My project is based on our recent discovery of new immune cells in type 1 diabetes (T1D) that is a hybrid between conventional B and T immune cells. The unique feature that distinguishes this new immune cell from conventional B and T cells is that it bears both B cell and T cell receptors on their surface, which is normally exclusively present on conventional B and T cells, respectively. We refer to this new immune cell as dual expresser or X cells and they can functionally work both as B and T cells. Our results show that the antibodies secreted by X cells behaves like a pancreatic islet-autoantigen (by mimicking insulin) instigating autoimmune beta cell destruction by cross-activating self-reactive diabetogenic T cells in people with T1D. We refer to this antibody as the X-mAb. In this report, we have shown how X-mAb detect and activate the pathogenic T cells and can possibly play a crucial role in T1D. Thus, given that insulin-reactive T cells are considered the primary drivers of the diabetogenic response, the detection of T cell receptor beta chain in our experiments supports our hypothesis that the X-mAb secreted from the X cells activates insulin reactive T cells directly by engaging their T cell receptors, and in this way playing an important role in the pathogenesis of T1D.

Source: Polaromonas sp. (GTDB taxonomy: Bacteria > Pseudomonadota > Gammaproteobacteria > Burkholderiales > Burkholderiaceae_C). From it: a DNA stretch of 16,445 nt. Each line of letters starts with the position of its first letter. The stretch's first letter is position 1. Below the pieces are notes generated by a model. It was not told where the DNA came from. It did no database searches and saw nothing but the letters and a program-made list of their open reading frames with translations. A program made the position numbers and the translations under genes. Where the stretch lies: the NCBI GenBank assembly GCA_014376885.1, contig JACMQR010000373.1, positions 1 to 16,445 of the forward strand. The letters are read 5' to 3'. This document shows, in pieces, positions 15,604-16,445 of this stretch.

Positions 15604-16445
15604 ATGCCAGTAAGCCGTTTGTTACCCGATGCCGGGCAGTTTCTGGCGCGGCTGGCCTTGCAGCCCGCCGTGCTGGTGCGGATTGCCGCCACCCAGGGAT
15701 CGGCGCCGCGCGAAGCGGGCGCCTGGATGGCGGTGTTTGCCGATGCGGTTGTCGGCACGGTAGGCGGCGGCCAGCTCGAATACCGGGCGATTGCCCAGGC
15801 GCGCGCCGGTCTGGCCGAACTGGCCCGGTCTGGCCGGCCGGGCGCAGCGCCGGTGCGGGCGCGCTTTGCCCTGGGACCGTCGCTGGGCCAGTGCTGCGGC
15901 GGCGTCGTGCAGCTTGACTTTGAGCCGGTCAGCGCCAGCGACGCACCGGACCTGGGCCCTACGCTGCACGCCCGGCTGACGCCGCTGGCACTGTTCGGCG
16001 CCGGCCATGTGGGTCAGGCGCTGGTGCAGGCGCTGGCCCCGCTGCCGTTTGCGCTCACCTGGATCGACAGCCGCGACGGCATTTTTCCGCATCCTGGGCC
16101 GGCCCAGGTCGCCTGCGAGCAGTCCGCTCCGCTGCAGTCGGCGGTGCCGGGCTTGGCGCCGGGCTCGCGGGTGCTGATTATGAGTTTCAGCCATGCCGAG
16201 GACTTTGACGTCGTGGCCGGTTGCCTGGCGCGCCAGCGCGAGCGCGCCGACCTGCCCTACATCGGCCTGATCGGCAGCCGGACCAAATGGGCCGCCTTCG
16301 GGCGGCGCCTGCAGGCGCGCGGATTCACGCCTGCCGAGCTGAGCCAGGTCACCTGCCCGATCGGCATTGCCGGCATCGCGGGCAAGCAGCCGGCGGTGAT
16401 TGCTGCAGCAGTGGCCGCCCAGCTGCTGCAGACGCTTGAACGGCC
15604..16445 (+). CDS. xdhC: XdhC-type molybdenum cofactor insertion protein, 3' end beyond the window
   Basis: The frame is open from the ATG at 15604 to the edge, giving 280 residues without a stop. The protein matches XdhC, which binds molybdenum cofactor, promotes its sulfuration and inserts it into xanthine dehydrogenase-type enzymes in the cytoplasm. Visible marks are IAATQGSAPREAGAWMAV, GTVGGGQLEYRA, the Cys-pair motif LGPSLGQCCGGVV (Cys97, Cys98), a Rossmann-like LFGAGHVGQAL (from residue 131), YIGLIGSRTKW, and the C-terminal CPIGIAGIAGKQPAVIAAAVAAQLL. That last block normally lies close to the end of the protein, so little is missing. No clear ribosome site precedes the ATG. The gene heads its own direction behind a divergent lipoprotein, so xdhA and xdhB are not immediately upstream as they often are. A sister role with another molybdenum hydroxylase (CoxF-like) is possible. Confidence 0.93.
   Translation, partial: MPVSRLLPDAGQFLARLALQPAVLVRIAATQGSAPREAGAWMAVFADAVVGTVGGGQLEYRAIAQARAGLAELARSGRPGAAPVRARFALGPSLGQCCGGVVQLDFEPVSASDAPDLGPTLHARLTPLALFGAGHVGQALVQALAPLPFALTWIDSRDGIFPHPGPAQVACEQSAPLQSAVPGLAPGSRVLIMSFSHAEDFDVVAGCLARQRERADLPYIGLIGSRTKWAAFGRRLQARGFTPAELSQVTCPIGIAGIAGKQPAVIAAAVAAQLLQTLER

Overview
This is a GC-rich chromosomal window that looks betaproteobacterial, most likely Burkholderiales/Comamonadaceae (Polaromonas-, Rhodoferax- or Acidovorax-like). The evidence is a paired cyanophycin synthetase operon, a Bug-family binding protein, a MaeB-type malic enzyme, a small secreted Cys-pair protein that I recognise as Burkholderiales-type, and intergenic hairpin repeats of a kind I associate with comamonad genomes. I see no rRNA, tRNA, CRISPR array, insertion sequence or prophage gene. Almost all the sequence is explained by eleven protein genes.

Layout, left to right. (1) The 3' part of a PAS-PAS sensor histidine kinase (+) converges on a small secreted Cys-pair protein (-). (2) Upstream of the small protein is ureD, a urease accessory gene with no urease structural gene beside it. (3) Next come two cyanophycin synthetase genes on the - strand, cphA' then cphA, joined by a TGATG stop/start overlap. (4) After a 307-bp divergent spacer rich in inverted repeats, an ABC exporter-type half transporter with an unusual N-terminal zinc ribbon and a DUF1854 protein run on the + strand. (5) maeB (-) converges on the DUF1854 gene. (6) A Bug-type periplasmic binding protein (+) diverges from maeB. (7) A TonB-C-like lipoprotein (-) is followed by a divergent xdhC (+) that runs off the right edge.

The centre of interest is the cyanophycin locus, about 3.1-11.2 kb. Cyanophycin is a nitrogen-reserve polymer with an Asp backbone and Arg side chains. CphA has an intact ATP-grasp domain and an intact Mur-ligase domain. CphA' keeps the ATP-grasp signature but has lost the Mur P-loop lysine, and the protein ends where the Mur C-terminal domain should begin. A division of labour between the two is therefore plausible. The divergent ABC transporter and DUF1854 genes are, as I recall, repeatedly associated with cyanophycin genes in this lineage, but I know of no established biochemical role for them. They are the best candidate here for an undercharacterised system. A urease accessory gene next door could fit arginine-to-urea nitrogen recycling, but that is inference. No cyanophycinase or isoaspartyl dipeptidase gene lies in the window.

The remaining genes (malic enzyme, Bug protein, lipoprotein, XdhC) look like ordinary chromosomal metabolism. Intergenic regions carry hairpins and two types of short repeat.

Accepted theory is the human immune system attacks, and then develops (adaptive), B and T cells (lymphocytes) in response to previous disease-causing foreign viruses and/or bacteria. Malfunctioning immune system cells, known as autoreactive B and T cell lymphocytes cooperate to produce autoantibodies and cytotoxic effector T cells that can destroy pancreatic beta cells, resulting in type 1 diabetes (T1D).
Critical knowledge gaps and questions remain unresolved regarding the onset of T1D, suggesting involvement of other, unknown immune system factors. Our lab recently discovered an entirely new type of autoreactive lymphocyte that has features of both B cells and T cells. We refer to these hybrid lymphocytes as dual expressers or crossover (X) cells. Normally, these B and T cells express their traits separately. Our recently published data (Ahmed et.al.) indicate a major role for X cells in causing T1D by expressing the traits of B and T cells together.
The goal of this project is to build upon one of our findings and to further investigate how X cells expansion result in the onset of T1D. X cells in a T1D, unlike in a normal individual, express one dominant antibody that we refer to as the X-mAb. This antibody has the unique feature of having the same antigen binding site in all T1D patients examined so far. A second unique feature of X-mAb is its ability to look like insulin and activate killer immune cells in T1D patients.
Very limited information is available regarding autoreactive T cells which are recognized and stimulated by x-mAb. A better understanding of the x-mAb interaction with autoreactive T cells will provide new information. This could enable new diagnostic strategies to predict a high likelihood of a future pancreatic beta cell attack. In turn, an intervention may then be developed to disrupt the onset of T1D, thereby preventing the disease.